Directed by David Dobkin, starring Owen Wilson, Vince Vaughn, Rachel McAdams, Isla Fisher, Christopher Walken, Jane Seymour, Ellen Albertini Dow, Bradley Cooper, Henry Gibson, Ron Canada and Will Ferrell.

Part of the new comedy hierarchy in Hollywood, Owen Wilson and Vince Vaughn have risen to the top by each doing one thing brilliantly. For Wilson it's the glazed eyes/slow drawl/laconic grin combination and for Vaughn it's the gift of being able to fit enough words for eight sentences into one. They've also both got great timing, so any film, no matter how patchy, is going to guarantee some laughs. And so it is with 'The Wedding Crashers', a comedy which, like many big days, ends up with you wanting to see more of some people, goes on too long and ultimately ends up as a bit of an anticlimax.

Wilson and Vaughn are John Beckwith and Jeremy Klein, divorce mediators during working hours, wedding crashers in their free time. While they have developed hundreds of rules for their chosen sport, the game itself is simple: pull single women. And John and Jeremy are the champions, seasoned, multicultural hustlers who'll turn up at Italian, Jewish, Hindu or Chinese weddings, spin the lines, bust the moves and promise to call the next day. So when they discover that one of the daughters of US Treasury Secretary William Clearly (Walken) is getting married, egos get in the way of practicalities and they decide to crash "the Kentucky derby of weddings". But all the rehearsed stories and plans are thrown into chaos when John and Jeremy meet their matches in Cleary's other daughters, the gentle Claire (McAdams) and the unhinged Gloria (Fisher).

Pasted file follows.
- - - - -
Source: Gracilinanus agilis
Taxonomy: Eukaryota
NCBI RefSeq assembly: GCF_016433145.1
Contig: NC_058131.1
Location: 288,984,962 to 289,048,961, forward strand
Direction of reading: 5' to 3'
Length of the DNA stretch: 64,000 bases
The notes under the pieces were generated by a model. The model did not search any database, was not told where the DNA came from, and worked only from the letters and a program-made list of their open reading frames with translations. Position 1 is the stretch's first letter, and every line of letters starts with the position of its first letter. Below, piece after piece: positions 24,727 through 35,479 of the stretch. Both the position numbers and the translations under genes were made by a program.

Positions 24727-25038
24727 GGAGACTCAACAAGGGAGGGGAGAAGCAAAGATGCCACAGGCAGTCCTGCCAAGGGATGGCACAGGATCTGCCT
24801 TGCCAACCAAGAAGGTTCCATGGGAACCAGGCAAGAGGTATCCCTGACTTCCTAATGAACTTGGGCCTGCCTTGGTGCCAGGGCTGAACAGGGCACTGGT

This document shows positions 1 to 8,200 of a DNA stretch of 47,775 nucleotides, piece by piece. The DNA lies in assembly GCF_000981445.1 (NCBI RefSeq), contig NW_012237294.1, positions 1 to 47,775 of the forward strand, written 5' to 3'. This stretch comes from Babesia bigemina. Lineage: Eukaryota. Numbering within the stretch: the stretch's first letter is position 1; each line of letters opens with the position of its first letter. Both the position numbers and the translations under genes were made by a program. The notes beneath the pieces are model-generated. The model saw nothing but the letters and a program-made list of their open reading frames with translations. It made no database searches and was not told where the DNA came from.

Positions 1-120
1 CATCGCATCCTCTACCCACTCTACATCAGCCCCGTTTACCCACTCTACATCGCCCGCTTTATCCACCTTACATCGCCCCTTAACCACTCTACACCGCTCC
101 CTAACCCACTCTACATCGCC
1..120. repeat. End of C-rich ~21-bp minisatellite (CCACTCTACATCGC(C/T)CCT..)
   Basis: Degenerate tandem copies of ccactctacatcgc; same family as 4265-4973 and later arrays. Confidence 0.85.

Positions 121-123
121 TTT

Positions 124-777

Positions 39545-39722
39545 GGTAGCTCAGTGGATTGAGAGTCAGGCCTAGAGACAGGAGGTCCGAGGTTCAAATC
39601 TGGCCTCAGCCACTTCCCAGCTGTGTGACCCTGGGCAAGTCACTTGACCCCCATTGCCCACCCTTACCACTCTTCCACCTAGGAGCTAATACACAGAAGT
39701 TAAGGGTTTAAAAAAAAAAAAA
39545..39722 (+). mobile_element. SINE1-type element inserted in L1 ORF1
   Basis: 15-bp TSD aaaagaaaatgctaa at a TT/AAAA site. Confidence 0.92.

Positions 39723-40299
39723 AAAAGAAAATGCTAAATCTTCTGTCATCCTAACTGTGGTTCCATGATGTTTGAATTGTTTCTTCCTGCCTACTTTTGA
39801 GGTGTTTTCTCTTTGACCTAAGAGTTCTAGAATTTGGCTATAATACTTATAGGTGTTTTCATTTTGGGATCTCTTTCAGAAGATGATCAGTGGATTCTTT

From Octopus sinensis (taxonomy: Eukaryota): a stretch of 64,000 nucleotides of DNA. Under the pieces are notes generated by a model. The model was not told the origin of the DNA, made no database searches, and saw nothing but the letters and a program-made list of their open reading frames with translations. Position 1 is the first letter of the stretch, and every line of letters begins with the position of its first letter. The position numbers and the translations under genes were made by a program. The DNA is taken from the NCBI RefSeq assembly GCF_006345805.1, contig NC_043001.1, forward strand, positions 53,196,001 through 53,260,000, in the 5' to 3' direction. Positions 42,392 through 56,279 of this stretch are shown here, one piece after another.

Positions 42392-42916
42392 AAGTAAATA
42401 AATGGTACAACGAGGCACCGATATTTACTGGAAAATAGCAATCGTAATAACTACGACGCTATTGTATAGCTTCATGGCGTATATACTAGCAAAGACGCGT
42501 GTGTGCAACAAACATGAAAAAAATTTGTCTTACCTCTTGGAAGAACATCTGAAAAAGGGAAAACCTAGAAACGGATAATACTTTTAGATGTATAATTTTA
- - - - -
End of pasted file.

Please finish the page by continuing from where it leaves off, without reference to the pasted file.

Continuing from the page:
Despite the premise, the right chemistry between Wilson and Vaughn and a supporting cast with loads of gag potential, 'The Wedding Crashers' breaks the golden rule of comedies: it drags. The first 45 minutes are good, with some excellent lines ("Don't waste your time on girls in hats - they tend to be very proper"), but thereafter 'The Wedding Crashers' is only intermittently funny and loses momentum because it gets caught in a sweetness/smut dilemma. Recycling set-ups from other comedies (the disastrous family dinner, the unwelcome bedroom visit), the film doesn't have enough ideas of its own, and while Vaughn is as watchable as ever, both he and Wilson should have had more scenes with Fisher, Seymour and, above all, Walken.

Plenty old, nothing new and plenty borrowed - you'd get the same amount of enjoyment watching it on TV at home. Now, doesn't that sound familiar?

Harry Guerin